Finally, on June 10, 2014, the Court of Appeals issued a decision in KeySpan Gas Electric Corp. v. Munich Reinsurance America, Inc., 2014 NY Slip Op. 04113, holding that the “mere passage of time” does not effect a waiver of a liability insurer’s right to disclaim coverage for untimely notice by the insured; rather the insurer’s delay must be assessed under the common law doctrines of waiver and estoppel.
In KeySpan, the plaintiff brought a declaratory judgment action seeking coverage for losses relating to environmental contamination at sites formerly owned by LILCO. The insurer asserted an affirmative defense based on LILCO’s failure to give timely notice of the claim, which was a condition precedent to coverage under the policy. On summary judgment, the Supreme Court rejected LILCO’s argument that the insurer waived the untimely notice by failing to disclaim coverage on that basis prior to the lawsuit. The Appellate Division reversed, finding that “issues of fact remain as to whether defendants waived their right to disclaim coverage based on late notice” by “failing to timely issue a disclaimer.” The Appellate Division held that, on remand, a jury should consider whether the insurance company “possessed sufficient knowledge to require that they meet the obligation to issue a written notice of disclaimer on the ground of late notice as soon as reasonably possible after first learning of the accident or of grounds for disclaimer of liability.”
The Court of Appeals held that the Appellate Division applied the wrong standard in evaluating the waiver argument. The Appellate Division’s “as soon as reasonably possible” standard derives from a provision of the New York Insurance Law (Section 3420(d)(2) that by its terms is limited to coverage for “death or bodily injury”:
If under a liability policy issued or delivered in this state, an insurer shall disclaim liability or deny coverage for death or bodily injury arising out of a motor vehicle accident or any other type of accident occurring within this state, it shall give written notice as soon as is reasonably possible of such disclaimer of liability or denial of coverage to the insured and the injured person or any other claimant.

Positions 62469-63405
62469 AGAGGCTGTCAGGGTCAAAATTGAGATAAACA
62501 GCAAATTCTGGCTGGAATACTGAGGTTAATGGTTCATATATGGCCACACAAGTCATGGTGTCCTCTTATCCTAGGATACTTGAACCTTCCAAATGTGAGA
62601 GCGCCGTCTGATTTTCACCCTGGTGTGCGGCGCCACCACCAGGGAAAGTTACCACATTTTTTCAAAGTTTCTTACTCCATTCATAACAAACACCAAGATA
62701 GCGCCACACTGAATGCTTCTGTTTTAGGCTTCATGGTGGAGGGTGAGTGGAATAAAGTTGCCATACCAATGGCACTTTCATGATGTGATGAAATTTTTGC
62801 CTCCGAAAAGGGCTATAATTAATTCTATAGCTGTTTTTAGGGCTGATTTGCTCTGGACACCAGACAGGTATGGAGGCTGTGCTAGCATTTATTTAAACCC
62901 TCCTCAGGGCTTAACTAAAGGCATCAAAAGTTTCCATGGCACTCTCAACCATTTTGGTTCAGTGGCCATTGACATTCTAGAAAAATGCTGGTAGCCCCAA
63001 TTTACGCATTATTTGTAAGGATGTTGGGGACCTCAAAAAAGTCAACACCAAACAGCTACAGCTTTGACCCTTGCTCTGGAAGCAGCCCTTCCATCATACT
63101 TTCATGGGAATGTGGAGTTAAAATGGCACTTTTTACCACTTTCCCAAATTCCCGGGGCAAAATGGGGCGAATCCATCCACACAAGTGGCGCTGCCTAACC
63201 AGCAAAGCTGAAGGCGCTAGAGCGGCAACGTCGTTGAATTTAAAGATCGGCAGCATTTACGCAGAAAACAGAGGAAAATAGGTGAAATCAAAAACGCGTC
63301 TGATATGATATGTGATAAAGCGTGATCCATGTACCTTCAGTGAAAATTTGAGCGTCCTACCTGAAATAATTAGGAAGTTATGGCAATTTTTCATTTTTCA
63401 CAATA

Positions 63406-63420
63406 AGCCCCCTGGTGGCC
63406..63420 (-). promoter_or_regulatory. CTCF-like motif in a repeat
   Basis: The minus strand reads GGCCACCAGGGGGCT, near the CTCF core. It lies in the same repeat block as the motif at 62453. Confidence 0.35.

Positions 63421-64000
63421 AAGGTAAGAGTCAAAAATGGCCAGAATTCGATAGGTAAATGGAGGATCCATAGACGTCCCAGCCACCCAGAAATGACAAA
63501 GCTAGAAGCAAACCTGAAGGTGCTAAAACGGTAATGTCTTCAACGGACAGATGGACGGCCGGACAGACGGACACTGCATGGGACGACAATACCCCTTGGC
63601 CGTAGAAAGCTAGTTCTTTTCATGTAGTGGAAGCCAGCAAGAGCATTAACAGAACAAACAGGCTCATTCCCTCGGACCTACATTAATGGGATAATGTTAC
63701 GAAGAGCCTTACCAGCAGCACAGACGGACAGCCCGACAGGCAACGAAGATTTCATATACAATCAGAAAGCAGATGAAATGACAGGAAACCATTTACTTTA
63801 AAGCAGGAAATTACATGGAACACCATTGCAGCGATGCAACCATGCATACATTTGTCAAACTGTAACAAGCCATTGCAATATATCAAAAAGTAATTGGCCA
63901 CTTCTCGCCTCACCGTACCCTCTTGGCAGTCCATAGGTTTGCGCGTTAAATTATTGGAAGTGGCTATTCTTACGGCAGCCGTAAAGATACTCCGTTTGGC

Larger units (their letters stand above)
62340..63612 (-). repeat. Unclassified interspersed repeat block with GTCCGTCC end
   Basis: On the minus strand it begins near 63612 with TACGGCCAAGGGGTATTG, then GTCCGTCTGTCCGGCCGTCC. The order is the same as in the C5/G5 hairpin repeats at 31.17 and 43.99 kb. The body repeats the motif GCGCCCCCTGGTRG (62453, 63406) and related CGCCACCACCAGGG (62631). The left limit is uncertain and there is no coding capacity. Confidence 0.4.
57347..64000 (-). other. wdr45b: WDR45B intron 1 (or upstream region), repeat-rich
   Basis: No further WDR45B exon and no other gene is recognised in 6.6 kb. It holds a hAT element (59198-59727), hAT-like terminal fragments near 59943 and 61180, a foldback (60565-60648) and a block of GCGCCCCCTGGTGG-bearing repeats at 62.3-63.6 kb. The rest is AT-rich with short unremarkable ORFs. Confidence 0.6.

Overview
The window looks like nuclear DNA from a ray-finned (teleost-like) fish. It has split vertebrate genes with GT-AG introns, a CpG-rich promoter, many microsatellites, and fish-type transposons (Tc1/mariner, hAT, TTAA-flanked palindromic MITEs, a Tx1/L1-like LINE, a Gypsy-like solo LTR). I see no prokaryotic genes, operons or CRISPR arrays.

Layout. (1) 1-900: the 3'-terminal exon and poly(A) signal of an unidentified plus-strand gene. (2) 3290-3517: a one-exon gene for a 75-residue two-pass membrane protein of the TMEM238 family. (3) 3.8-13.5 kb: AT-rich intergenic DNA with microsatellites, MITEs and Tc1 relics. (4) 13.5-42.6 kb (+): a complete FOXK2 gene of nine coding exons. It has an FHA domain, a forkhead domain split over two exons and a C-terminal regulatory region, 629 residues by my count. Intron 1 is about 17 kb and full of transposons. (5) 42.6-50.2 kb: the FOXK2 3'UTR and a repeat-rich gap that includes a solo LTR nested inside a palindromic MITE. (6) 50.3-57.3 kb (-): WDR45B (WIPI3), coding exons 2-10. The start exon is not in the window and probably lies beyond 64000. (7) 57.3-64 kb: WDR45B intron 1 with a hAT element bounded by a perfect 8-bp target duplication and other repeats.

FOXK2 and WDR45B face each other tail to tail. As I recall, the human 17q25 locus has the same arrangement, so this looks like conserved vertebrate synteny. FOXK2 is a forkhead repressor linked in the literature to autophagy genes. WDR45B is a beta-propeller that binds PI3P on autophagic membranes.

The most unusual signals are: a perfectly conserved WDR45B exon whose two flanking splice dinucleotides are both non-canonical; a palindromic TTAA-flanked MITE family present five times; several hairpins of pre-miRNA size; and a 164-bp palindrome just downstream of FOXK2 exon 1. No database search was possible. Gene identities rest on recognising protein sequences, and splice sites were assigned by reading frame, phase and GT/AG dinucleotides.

The Court of Appeals held that this standard did not apply in this case, where the coverage at issue concerned environmental harm rather than death or bodily injury:
The Legislature enacted section 3420(d)(2) to “aid injured parties” by encouraging the expeditious resolution of liability claims. To effect this goal, the statute establishes an absolute rule that unduly delayed disclaimer of liability or denial of coverage violates the rights of the insured or the injured party. Compared to traditional common-law waiver and estoppel defenses, section 3420 (d) (2) creates a heightened standard for disclaimer that depends merely on the passage of time rather than on the insurer’s manifested intention to release a right as in waiver, or on prejudice to the insured as in estoppel.
By its plain terms, section 3420(d)(2) applies only in a particular context: insurance cases involving death and bodily injury claims arising out of a New York accident and brought under a New York liability policy. Where, as here, the underlying claim does not arise out of an accident involving bodily injury or death, the notice of disclaimer provisions set forth in Insurance Law § 3420 (d) are inapplicable. In such cases, the insurer will not be barred from disclaiming coverage simply as a result of the passage of time, and its delay in giving notice of disclaimer should be considered under common-law waiver and/or estoppel principles.
Here, the Appellate Division erred when it held that defendants had a duty to disclaim coverage “as soon as reasonably possible” after they learned that LILCO’s notice was untimely under the policies. The environmental contamination claims at issue in this case do not fall within the scope of Insurance Law § 3420 (d) (2), which the Legislature chose to limit to accidental death and bodily injury claims, and it is not for the courts to extend the statute’s prompt disclaimer requirement beyond its intended bounds. Indeed, Keyspan has never relied on section 3420 (d) (2) and instead asserts a common-law waiver defense. The Appellate Division must determine whether the evidence supporting this defense is sufficient to defeat defendants’ motion for summary judgment based on LILCO’s failure, as a matter of law, to give timely notice under the policies. Specifically, the Appellate Division must consider if, under common-law principles, triable issues of fact exist whether defendants clearly manifested an intent to abandon their late-notice defense. We therefore remit this matter to the Appellate Division to make these determinations.
(Citations omitted) (emphasis added).